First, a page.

After hearing of the extremely low ranking Guatemala received on the United Nations Gender Inequality Index, the group is preparing to launch an annual woman-centered engineering expedition in conjunction with NGO Mayan Families.

For three months each summer, students will travel to Guatemala to utilize special engineering strategies to empower women and deliver long-term industrial solutions.

The project will give female students the opportunity to travel, experience a new culture, and contend with gender inequality issues both at home and abroad.

At just 18 years old, electrical and computer engineering major Mary Scherer is the pilot representative for the initiative, gathering all the information to approve funding for the trip while pioneering the educational practices that future students will employ.

She’s optimistic that the program will not only benefit the indigenous communities, but will also stand as a champion initiative for equal rights and the empowerment of women everywhere:

“Experiencing volcanic hikes, flooding rains, and an earthquake after only three weeks in Guatemala, I have realized that the world is constantly changing. But while teaching here in Panajachel, I have also realized that as a woman in engineering, I too am changing the world.”

Inspiration attacks with Titanic force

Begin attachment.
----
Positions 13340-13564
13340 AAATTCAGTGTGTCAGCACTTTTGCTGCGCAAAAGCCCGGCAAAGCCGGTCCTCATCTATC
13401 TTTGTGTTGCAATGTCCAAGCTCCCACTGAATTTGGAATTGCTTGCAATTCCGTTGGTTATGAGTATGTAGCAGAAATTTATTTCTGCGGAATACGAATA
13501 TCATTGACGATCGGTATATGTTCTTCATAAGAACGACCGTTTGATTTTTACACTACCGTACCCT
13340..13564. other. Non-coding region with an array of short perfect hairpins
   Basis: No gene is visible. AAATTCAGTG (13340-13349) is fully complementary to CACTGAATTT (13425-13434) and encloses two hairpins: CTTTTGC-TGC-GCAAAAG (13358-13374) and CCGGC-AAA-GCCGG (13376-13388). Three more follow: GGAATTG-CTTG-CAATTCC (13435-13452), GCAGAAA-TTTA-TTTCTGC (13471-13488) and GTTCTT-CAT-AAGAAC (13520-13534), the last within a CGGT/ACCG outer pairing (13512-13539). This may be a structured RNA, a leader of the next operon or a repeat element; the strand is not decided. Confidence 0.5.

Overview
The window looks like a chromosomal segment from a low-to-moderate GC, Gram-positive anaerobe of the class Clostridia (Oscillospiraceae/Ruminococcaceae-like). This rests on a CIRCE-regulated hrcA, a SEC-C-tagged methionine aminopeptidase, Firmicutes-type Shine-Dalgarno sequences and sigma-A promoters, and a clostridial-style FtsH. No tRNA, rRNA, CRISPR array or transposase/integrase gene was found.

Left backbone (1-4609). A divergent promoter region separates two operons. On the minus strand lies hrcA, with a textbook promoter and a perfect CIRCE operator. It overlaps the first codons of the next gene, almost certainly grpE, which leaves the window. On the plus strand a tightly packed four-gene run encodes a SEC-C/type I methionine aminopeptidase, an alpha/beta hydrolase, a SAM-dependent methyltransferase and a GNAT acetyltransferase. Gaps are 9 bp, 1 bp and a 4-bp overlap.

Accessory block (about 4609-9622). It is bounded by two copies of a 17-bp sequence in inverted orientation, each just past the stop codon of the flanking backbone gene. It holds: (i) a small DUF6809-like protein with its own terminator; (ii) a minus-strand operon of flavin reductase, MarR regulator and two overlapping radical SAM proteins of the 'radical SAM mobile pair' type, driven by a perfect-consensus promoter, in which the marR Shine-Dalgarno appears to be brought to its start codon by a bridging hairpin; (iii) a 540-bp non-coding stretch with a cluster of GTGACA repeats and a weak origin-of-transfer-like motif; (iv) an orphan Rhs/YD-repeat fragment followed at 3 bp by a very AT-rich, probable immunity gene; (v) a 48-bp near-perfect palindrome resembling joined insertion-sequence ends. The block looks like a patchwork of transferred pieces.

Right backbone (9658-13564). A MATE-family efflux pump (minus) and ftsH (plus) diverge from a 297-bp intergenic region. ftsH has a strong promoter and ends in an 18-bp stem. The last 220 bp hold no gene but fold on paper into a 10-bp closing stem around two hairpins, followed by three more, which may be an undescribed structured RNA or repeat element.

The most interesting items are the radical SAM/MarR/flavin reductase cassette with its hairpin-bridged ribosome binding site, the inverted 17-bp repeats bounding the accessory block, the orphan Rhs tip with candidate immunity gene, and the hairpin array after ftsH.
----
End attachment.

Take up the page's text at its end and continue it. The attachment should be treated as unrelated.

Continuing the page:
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My favorite comedian Jack Handy once said, “I hope some animal never bores a hole in my head and lays it’s eggs in my brain, because later you might think you’re having a good idea but it’s just eggs hatching.

Good for you, Jack, for figuring out how to put what that feels like into words.

Have you ever walked into an art gallery or seen a really good film and thought “Why didn’t I think of that first?”

It’s the schizophrenic rush of inspiration, the feeling that the demonic heat of your own creative potential might actually set you on fire.

And then you see the gelato shop across the road and the idea that was so fresh and clear in your mind crawls back to the larval sack of ambivalence from whence it came.

For me, this moment came yesterday after watching Titanic for the 10,000 time.

Although many fans ‘abandoned ship’ in an effort to distance themselves from the poisonous haze of romantic stereotypes and pre-teen obsession, my loyalty has never wavered.